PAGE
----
August 18, 2012
How Clowns And High-Tech Investigators Helped Locate Steve Jobs’ Stolen iPad
redOrbit Staff & Wire Reports - Your Universe Online
An iPad stolen from the home of the late Steve Jobs last month has been recovered by police, who found the pilfered tablet in the possession of a real clown.According to the Associated Press (AP) the iPad was discovered in the possession of 47-year-old Kenneth Kahn, also known as "Kenny the Clown." Kahn told officers and reporters that he had received the iPad from a friend and had no idea the device had been stolen.
That friend, 35-year-old Kariem McFarlin of Alameda, California, was arrested on August 2 and charged with breaking and entering at the Jobs' home in Palo Alto. An estimated $60,000 worth of computers, jewelry, and personal items were taken from the Apple founder's residence on July 17.
Reportedly, Kahn and McFarlin has been planning a trip to Hawaii, but when their travel plans went array, McFarlin offered his friend the device to repay borrowed money.
“He owed me $300 for the plane tickets, so he said he had an Apple computer that he wasn´t using anymore," Kahn told the AP on Friday. "I said fine, not having any clue what the hell was going on."
Kahn, described by the wire service as "a well-known local street performer who has also made unsuccessful bids to become mayor of Alameda and San Francisco," said that he did not know where the 64GB iPad had come from, and used it primarily for music during his performance routines.
"It was silver; it looked normal. I was basically using it like an iPod," Kahn, who described himself as a big fan of Jobs, told Mike Rosenberg of MercuryNews.com."It would be like getting a football from Joe Montana that was stolen out of his house“¦ It's bizarre; it's really bizarre."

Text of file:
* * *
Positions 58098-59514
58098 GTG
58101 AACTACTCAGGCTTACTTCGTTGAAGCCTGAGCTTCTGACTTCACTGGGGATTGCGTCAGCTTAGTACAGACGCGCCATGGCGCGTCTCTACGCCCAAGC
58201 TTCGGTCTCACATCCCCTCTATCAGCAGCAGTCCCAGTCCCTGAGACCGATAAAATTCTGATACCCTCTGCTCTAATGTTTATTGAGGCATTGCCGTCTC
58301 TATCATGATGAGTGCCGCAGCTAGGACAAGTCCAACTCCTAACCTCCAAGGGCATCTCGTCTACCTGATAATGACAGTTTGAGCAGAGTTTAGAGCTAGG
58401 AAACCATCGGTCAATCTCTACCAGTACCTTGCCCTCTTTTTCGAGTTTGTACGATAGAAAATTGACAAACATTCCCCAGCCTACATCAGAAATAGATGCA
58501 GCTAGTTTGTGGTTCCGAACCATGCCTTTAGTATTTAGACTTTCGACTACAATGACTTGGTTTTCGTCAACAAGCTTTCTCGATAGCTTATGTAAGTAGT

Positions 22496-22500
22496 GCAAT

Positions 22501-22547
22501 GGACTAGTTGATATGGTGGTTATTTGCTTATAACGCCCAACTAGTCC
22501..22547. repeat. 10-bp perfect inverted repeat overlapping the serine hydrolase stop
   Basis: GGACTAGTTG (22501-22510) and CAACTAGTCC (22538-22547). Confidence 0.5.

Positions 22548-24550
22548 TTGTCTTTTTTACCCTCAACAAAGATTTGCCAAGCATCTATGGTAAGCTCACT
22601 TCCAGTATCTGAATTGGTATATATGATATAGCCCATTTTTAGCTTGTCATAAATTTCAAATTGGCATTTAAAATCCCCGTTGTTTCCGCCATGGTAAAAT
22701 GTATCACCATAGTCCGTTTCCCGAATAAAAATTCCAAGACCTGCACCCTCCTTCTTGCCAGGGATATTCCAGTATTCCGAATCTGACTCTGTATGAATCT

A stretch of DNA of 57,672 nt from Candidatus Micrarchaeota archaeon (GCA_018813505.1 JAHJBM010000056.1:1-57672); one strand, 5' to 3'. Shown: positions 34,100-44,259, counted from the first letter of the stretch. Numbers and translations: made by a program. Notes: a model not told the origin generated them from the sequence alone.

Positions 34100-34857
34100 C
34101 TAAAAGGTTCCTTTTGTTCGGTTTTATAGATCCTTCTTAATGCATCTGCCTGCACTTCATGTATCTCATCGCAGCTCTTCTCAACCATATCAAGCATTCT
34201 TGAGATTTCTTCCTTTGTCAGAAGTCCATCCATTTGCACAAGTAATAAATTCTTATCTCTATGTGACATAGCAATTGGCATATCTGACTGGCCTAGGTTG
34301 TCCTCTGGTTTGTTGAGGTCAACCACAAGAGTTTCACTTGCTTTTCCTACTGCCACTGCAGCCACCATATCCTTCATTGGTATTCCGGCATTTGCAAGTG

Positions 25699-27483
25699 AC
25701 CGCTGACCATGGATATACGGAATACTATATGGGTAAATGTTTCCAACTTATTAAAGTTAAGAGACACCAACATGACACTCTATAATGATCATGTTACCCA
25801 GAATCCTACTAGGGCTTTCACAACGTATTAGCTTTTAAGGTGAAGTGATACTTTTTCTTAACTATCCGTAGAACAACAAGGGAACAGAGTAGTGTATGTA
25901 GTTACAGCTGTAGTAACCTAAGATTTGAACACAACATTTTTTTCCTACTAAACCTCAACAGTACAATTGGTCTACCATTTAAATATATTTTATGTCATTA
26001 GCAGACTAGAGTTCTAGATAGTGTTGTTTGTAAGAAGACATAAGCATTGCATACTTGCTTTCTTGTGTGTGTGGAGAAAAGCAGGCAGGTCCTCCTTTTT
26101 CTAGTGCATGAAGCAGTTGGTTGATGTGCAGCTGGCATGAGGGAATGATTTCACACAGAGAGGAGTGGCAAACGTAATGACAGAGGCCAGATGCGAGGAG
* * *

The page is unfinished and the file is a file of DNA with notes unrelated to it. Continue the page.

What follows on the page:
McFarlin is currently in a county jail on a $500,000 bail. He could face a maximum sentence of seven years and eight months, as well as one additional year due to the excessive amount of property involved in the crime, according to reports. McFarlin is currently scheduled to return to court on Monday in order to enter his plea.
Palo Alto police, Apple investigators, and specialists from the San Jose-based Rapid Enforcement Allied Computer Team (REACT) were able to track down the whereabouts of the stolen property by one of the stolen iPads, according to Martyn Williams of IDG News.
They discovered that the device was attempting to reinstall its operating system and used the information to track down McFarlin's IP address and iTunes account. After ensuring that McFarlin's internet connection was secure and that a third-party had not been using it without permission, they shifted the focus of their investigation to him.
"On August 2 police entered McFarlin's apartment and discovered one of the stolen iMac computers on his kitchen table, according to the police report," Williams reported on Friday. "The other iPads were recovered from people associated with McFarlin, the police say. To get rid of stolen jewelry, McFarlin told police, he had Googled selling jewelry and found a dealer in Pennsylvania. Police say they found e-mail messages in McFarlin's phone indicating the sale and were able to recover the stolen jewelry by contacting the broker."
"In a subsequent interview with McFarlin, police say he admitted breaking into the home by climbing over the builders' scaffolding and finding a spare key for the house in the garage. He said he stole two iMacs, three iPads, three iPods, one Apple TV, a diamond necklace and earrings, and several other items," he added. "In explaining his actions, investigators say McFarlin said he had money problems and had taken to breaking into houses. He wrote a single page letter of apology admitting he had burglarized Steve Jobs' house and stolen property, but had done so because he was desperate."